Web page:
Who says internal auditors are risk-averse? Raytheon Co.'s Jaimie Yang swings high in the air in her weekend pursuit — the flying trapeze. After a long week of audits, the 2016 Internal Auditor Emerging Leader says it is freeing to fly and feel the rush of adrenaline from her daring hobby.
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"Ready … hup!" means I am taking a 15-foot jump off a platform and flying through the air.
I am, of course, talking about my hobby of flying trapeze. In 2015, I saw a Groupon for flying trapeze lessons and convinced my friend to try it with me. The feeling of anticipation, the initial rush of adrenaline, and the peaceful, calm moments at the peaks of my swing put the biggest smile on my face. I did not consider myself an active person at the time but proved myself wrong by falling in love with not only flying trapeze but other aerial arts, as well.
Of course, I am also an internal auditor at heart. That means when I explain my hobby to my co-workers, I draw a diagram (see below) of not only the rig itself, but also the controls in place (robotic shark notwithstanding, and as a quick note on No. 6, a certified rigger inspects the rig at least monthly and replaces parts as they start to show wear).
Here is how a typical flying trapeze class goes:
- You climb up a set of ladders that takes you to the board. Before you climb, you clip into safety lines that function like a seat belt. If you were to slip and drop, the safety lines will stop further movement past the initial point.
- At the top of the board, the board worker swaps your ladder lines for the ones attached to the trapeze rig. While the board worker holds on to the back of your belt, you step up to the edge and grab the bar. "Ready" means bend your knees and "hup" means you jump (or bunny hop) off. The board worker will hold on to you until your feet leave the board. The word "hup" is used in lieu of "go" as "go" and "no" sound pretty similar.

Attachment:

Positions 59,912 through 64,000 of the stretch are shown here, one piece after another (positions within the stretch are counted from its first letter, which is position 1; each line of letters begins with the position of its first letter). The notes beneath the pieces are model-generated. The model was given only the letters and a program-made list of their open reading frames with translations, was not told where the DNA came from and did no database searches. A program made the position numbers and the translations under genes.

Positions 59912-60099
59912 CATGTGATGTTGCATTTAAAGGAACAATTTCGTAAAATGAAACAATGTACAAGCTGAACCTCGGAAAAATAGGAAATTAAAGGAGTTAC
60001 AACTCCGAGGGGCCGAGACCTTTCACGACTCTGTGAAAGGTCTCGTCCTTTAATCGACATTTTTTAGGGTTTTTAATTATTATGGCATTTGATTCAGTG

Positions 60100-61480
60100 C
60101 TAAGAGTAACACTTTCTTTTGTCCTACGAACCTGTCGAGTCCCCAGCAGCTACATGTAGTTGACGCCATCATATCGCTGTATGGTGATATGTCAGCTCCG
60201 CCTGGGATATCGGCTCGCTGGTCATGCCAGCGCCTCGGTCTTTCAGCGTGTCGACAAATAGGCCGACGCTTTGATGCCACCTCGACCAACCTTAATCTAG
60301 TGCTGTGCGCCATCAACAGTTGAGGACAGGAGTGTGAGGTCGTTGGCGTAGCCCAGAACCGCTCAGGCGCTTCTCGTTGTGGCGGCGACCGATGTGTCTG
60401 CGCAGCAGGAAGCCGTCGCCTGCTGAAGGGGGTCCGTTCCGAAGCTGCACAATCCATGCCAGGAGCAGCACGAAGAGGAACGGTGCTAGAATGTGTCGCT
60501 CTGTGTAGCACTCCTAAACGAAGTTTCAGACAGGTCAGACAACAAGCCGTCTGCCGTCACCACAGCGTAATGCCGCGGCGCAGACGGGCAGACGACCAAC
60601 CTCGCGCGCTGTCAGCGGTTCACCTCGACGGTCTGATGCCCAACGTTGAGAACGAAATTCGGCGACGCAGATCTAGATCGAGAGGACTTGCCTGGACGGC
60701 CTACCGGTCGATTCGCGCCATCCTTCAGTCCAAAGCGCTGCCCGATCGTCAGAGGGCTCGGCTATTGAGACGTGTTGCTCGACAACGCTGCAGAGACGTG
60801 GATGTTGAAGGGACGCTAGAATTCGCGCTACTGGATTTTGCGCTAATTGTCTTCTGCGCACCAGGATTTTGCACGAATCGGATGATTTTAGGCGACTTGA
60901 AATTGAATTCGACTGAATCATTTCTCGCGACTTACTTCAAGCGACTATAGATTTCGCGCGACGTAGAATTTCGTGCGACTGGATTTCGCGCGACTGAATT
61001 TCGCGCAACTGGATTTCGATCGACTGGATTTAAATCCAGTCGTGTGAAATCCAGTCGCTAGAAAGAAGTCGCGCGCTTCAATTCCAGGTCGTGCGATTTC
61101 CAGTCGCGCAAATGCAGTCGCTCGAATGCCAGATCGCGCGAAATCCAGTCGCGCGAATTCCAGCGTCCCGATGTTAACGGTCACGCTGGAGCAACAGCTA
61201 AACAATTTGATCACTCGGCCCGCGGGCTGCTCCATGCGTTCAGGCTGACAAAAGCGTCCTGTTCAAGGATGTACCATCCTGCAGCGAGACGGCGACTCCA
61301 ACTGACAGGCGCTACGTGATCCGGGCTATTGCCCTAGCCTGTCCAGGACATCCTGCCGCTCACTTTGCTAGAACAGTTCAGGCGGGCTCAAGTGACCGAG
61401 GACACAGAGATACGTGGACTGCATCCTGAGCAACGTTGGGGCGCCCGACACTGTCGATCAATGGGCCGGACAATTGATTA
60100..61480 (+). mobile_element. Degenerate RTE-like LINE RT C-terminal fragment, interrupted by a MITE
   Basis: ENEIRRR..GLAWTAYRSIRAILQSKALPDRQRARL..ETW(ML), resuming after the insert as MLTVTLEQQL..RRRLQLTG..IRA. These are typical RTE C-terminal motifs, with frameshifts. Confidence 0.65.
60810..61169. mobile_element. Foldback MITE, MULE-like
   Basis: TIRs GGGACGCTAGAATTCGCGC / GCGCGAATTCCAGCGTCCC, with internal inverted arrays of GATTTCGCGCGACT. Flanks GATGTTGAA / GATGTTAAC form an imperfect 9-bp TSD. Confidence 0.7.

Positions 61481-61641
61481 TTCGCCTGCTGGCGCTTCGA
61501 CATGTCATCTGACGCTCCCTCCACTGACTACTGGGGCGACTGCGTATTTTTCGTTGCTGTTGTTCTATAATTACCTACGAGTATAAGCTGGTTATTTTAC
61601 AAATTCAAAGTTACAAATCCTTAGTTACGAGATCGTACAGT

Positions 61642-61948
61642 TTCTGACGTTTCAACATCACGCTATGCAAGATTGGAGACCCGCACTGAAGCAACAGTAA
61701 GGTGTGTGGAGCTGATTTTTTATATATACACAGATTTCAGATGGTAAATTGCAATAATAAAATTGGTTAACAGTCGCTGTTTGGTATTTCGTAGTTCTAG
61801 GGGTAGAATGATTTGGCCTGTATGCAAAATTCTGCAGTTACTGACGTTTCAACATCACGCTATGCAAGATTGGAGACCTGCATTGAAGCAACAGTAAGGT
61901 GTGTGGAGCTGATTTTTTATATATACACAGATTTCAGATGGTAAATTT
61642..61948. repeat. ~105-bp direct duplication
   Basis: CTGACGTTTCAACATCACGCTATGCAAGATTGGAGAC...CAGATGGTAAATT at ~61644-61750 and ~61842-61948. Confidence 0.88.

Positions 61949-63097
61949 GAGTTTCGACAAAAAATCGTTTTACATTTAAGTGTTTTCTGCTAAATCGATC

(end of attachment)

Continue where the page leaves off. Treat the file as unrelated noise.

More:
- You're flying! The lines puller on the ground will instruct you through your trick. For your first class, you learn how to do a knee hang. Your calls are: legs up, hook your knees, hands off! You're clipped into those safety lines the whole time and the lines puller can assist you with building height/momentum or slowing down your descent as needed.
- For the last part of each class, you throw your trick to the catcher. The catcher is on the opposite bar with his or her legs wrapped in a secure position appropriately called the catcher's lock. You perform your trick and trust that the catcher will be there.
- When you are done with your trick or catch, you let go of the bar and land in the net. From when you jumped until when you land, you have spent approximately 20 to 30 seconds in the air, but I can tell you from experience that it feels like it is much longer!
After successfully catching your knee hang, you learn more tricks such as the pike whip, straddle whip, and split. You also will gradually be introduced to new techniques such as how to take off without a belt hold, how to kick in time with the swing and build height on your own, and how to control your body position to turn and bounce in the net. As you become more advanced, you can even learn how to turn around mid-air to return to the board after your catch and how to fly without lines.
Trapeze is my favorite way to wind down and start my weekend. There is something freeing about flying through the air and literally just letting go. I feel both physically and mentally stronger when I try something new or finally nail the trick that I've been working on for weeks. I'm not one to back down when it comes to a challenge, and doing something that I didn't know I was capable of doing brings such a strong sense of accomplishment.
While I am definitely addicted to the feeling of flying and relish the fact that there are endless things to learn, what keeps me coming back is the genuinely warm and supportive community. I have flown at a few rigs across the country as well as travelled to one in the middle of a Costa Rican rainforest with others from my local rig. Everyone I have met is just as excited as you are to celebrate your successes, and there is no shortage of encouragement when you are working to figure something out.
I encourage everyone to get outside of their comfort zone, and if you are ever in Dallas or if you fly somewhere locally and would like a friend to go with you, let me know!